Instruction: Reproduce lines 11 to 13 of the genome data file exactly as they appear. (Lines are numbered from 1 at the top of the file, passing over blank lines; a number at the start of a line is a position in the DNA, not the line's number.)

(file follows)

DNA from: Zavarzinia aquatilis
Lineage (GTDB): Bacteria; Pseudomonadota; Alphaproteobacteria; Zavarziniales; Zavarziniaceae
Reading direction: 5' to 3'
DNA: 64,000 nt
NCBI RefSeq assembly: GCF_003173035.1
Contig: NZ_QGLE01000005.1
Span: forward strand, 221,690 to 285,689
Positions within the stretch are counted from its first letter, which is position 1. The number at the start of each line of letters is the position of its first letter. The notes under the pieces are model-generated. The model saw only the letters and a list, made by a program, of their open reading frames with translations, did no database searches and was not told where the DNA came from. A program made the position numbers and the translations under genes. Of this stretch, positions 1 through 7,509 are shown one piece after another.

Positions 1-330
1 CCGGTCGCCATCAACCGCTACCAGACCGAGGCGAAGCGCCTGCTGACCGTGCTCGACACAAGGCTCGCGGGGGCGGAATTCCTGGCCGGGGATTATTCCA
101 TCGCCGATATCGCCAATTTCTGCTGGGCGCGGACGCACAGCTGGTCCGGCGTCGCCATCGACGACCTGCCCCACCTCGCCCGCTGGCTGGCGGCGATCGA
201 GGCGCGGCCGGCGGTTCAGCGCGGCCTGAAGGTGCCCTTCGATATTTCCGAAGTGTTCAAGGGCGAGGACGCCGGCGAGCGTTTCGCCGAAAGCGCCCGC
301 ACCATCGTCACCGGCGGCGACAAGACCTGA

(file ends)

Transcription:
101 TCGCCGATATCGCCAATTTCTGCTGGGCGCGGACGCACAGCTGGTCCGGCGTCGCCATCGACGACCTGCCCCACCTCGCCCGCTGGCTGGCGGCGATCGA
201 GGCGCGGCCGGCGGTTCAGCGCGGCCTGAAGGTGCCCTTCGATATTTCCGAAGTGTTCAAGGGCGAGGACGCCGGCGAGCGTTTCGCCGAAAGCGCCCGC
301 ACCATCGTCACCGGCGGCGACAAGACCTGA